Middle school student leaders work to obtain sign for school

By Colin Rajala - Staff Writer
Enfield - posted Fri., Feb. 22, 2013
Members of the JFK Leaders for the Future group are working to install a sign in front of the school. Photo by Colin Rajala.
Members of the JFK Leaders for the Future group are working to install a sign in front of the school. Photo by Colin Rajala.

When you drive past John F. Kennedy Middle School at the end of the school day as students board their buses or walk home, it is very clear the building is a school, but when the hustle and bustle is not there, it is hard to decipher what exactly the building is.  A group of 10 JFK Middle School students who are part of the JFK Leaders for the Future group are showing their Patriot pride as they worked alongside the town to start the process of installing a sign in front of their school, helping to identify it.
They have met with their advisors, guidance counselor Kim Nadeau and music teach Sarah Brown, once a week since the beginning of December to talk about the project and see it all the way through. After doing some research, they soon found out the project was going to be more difficult than just designing a piece of wood through the technology education department; they would need approval from the town’s Planning and Zoning Commission to post the sign on school property. With the project underway, the students were delegated roles from calling Planning and Zoning Director Jose Giner and other members of the commission to reaching out to sign companies for designs and estimates.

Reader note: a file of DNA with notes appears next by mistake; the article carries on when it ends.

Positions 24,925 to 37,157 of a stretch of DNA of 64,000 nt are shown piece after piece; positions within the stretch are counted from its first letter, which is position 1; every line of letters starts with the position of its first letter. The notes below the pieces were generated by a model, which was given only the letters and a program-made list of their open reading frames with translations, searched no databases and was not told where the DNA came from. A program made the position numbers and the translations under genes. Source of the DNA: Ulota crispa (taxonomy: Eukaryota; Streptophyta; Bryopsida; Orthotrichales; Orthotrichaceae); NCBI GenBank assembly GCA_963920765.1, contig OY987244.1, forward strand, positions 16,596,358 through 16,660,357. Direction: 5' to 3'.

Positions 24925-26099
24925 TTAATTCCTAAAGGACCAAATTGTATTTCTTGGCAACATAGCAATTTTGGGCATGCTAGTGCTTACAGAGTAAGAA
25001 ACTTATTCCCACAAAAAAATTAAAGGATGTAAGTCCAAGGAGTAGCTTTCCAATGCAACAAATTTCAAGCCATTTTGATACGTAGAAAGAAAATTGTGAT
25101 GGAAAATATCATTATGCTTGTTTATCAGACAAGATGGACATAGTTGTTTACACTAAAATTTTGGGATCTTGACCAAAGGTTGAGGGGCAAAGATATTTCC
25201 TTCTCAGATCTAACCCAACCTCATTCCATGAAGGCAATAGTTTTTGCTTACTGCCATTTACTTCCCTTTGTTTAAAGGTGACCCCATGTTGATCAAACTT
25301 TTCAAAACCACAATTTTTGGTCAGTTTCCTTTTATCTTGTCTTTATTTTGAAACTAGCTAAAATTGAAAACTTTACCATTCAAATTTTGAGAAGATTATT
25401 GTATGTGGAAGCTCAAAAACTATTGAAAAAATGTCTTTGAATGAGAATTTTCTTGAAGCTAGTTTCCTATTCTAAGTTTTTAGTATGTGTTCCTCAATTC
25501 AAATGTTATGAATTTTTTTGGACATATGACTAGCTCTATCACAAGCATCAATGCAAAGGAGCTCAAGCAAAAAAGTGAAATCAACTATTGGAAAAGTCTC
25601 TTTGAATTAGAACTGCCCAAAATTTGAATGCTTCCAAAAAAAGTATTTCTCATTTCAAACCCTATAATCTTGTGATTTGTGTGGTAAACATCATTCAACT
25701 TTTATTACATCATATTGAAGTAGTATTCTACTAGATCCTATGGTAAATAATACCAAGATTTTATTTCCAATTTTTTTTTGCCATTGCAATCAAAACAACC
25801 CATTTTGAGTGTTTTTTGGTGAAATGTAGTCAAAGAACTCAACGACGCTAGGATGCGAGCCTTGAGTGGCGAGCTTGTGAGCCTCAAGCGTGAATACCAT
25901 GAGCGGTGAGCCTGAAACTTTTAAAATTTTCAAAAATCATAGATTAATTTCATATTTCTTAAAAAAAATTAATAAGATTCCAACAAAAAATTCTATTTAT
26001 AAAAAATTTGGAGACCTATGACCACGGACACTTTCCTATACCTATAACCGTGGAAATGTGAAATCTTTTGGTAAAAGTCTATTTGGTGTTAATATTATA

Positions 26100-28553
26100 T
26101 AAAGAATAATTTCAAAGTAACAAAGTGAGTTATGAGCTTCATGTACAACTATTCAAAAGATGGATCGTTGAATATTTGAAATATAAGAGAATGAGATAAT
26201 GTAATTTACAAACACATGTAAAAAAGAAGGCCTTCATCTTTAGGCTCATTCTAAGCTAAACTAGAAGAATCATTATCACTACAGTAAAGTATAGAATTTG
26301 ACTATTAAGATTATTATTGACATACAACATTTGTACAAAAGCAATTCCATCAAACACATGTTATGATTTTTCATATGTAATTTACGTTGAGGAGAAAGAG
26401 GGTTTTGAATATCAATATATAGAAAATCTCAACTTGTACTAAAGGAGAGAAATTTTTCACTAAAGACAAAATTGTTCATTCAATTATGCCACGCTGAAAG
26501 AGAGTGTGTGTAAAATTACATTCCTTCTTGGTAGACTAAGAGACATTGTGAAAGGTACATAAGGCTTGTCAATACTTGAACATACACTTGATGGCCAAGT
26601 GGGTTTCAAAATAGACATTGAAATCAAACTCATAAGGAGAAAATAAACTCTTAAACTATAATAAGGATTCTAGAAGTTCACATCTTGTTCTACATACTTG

“It’s amazing to see the different grades work together and bring their different strengths to the project, buckle down and get in a group and organize it,” Nadeau said. “It’s nice to see kids take pride in something for their school. They are proud of where they go to school; they want people to see the positive things here and the great things that we are doing here.”

Prior to presenting their proposal to the Planning and Zoning Commission on Feb. 7, members of the group met with Giner to learn what the process was going to be like. He said that the students asked the right questions and followed through with their work, noting they did it with minimal hand-holding from him or his office. He also said he is not sure why there is no sign for the building, but he believes there may have been one on the building before being covered by the construction of the new library.

“It’s great that they took the initiative to reach out and actually do it the right way,” Giner said. “It showed a real willingness on their part and the type of qualities that the program is trying to install in students to be good citizens. It’s a good way to get kids involved in the process early on.”

The Planning and Zoning Commission unanimously approved the free-standing sign to be situated at the front of the library. The sign will feature the school’s mascot, the Patriot, as well as the school’s name, address and a welcoming statement. The group will pay for the sign through the school’s activities fund and hopes that it will be up in front of the school before the end of the school year.

“They did not realize the qualities they have as leaders,” Brown said. “Doing this project, they have really learned about themselves. It’s great as an educator to see them celebrate their success.”

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